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Marcel Nies

Lange Gasthuisstraat 28
2000 Antwerpen,
Belgie
Tel: 32-3-22 67455
Fax: 32-3-22 66484
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The energies deriving from faith (shraddha) and devotion (bhakti) are important elements in Asia’s religious practice. Faith in one’s path of practice provides the energy that encourages one to continue. Meditation is a form of devotional practice often providing an experience of joy, and of harmonizing the mind. The continuation of such practice in faith and devotion, in which temple statues played an important role, can give a taste of profound transformation and liberate one from suffering.

In ancient texts, bhakti refers to one of the possible paths of spirituality. The term also alludes to a movement that arose between the seventh and tenth centuries in India, focused on the gods Vishnu and Shiva. Bhakti movements spread to other Indian religions during that period and influenced the interaction between Christianity and Hinduism in the modern era. The bhakti movement rose in importance during the medieval history of Hinduism, and growing rapidly thereafter with the spread of bhakti poetry and devotion throughout India by the 12th-18th century.

Devotions are expressions of love and fidelity that arise from the intersection of one’s own faith and cultural background. In Asian religions the act of devotion is an important practice by using rituals in pursuit of their spiritual aspirations. Worship was the expression of devotional attention, through prayers, making offerings to statues of gods in temples, and chanting. The sculptures of gods, saints and guardians are important objects of devotion, and are widely used in temples and shrines. These sacred statues were created to evoke and provide spiritual encouragement, to speak in the language of silence, allowing devotees to identify themselves with god represented.

Meditation is a common form of worship in Buddhism, an exploration of the mind and spirit. This practice is focused on the third step of the Eightfold Path that ultimately leads to self awakening, known as enlightenment. Traditionally, meditation combined samatha (the act of calming oneself) and vipasyana (seeing clearly within) to create a complete mind and body experience. By stopping one’s everyday activities and focusing on something simple, the mind can open and expand itself to reach a higher spiritual level. Although in traditional Buddhist faith enlightenment is the desired goal of meditation, it is more a practice that helps individuals to better control their minds, increasing understanding, kindness, and peace.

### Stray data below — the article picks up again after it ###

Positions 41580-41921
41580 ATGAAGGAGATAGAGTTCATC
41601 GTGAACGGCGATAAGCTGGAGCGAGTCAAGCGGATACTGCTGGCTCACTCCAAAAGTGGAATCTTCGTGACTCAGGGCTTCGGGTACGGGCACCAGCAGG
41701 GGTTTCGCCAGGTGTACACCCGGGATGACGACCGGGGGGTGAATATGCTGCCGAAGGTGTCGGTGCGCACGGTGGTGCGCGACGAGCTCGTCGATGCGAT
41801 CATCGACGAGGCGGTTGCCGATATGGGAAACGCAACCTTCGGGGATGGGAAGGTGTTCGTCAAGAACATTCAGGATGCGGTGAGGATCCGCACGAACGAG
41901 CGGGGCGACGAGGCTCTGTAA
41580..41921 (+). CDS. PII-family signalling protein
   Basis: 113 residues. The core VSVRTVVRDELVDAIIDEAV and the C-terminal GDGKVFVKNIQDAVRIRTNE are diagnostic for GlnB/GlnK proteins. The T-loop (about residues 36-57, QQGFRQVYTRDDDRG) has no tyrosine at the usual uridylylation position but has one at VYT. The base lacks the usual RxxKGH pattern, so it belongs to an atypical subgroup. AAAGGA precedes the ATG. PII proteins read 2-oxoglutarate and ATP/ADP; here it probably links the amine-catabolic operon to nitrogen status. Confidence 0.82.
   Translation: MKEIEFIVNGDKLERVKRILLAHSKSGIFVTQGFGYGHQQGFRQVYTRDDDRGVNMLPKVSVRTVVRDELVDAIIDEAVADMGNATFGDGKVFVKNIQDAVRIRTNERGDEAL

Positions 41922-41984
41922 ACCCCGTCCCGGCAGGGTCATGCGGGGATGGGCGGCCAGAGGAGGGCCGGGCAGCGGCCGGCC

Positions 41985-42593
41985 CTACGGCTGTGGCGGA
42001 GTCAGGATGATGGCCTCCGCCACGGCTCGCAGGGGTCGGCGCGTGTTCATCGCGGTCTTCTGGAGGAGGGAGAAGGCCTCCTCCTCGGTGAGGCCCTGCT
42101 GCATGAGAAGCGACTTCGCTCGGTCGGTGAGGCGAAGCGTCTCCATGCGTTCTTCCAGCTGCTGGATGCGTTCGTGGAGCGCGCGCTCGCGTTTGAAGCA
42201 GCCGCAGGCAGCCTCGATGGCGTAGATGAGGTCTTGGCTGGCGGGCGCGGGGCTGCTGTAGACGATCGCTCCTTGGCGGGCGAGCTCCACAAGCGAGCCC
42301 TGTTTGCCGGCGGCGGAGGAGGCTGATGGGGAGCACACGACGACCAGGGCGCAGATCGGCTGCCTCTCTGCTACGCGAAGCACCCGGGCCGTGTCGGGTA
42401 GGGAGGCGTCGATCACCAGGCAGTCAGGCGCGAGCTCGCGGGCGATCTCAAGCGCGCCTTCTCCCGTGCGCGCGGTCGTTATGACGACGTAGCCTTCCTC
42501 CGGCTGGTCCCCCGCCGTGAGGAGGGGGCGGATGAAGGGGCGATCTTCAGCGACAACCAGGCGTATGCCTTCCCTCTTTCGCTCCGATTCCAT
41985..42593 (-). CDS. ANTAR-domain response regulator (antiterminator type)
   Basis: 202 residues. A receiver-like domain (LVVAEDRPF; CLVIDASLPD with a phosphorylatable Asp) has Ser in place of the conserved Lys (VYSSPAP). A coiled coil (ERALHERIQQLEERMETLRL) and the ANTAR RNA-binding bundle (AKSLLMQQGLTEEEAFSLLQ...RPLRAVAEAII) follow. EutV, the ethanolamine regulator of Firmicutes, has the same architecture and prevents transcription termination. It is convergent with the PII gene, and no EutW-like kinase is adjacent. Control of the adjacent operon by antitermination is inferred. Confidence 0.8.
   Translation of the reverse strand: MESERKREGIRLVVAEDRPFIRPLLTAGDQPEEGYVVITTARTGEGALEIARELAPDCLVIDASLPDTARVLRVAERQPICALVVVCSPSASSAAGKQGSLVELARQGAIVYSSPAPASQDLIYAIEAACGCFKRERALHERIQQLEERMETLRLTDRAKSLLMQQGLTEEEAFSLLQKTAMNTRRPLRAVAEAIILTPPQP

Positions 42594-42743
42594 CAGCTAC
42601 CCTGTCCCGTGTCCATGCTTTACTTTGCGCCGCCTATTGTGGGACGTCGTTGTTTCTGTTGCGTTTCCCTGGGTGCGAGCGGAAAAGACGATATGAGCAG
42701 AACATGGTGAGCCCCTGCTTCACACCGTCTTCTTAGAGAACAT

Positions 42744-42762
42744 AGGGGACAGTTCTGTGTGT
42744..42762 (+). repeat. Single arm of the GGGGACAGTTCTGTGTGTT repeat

This catalogue represents an important group of sculptures, revealing the religious symbolic meaning and diversity of Asian art. They are wonderful representatives of Asia’s cultural history, carefully selected on the basis of their unique quality and rarity. All the works have been carefully researched and are accompanied by extensive written documentation, a provenance report, a guarantee of authenticity, and an Art Loss Register certificate.

Marcel Nies, 2016

Marcel Nies has specialised in Oriental Art since 1972. Composed of a diversity of art, his collection includes sculptures, paintings, and ritual objects from India, the Himalayan mountains, and South-eastern Asia. The gallery displays this collection, as well as new acquisitions and special 'theme' exhibitions which take place every year.

on-line gallery opened: 01 Jun. 1995
last updated: 16 Nov. 2016
all text, images © Marcel Nies
(click on the small image for full screen image with caption.)
  Kinnara
Kinnara
  Torso of a Bodhisattva
Torso of a Bodhisattva
  Shiva Mahadeva
Shiva Mahadeva
  Hindu Devi
Hindu Devi
  Paravai
Paravai
  Buddharaja
Buddharaja
  Buddha Sakyamuni
Buddha Sakyamuni
  Samurai
Samurai
  Head of Buddha
Head of Buddha
  Parvati
Parvati
  Peacock Vahana
Peacock Vahana
  Vinadhara Umamahesvara
Vinadhara Umamahesvara
  Buddha Aksobhya
Buddha Aksobhya
  Buddha Sakyamuni
Buddha Sakyamuni

all text, images © Marcel Nies
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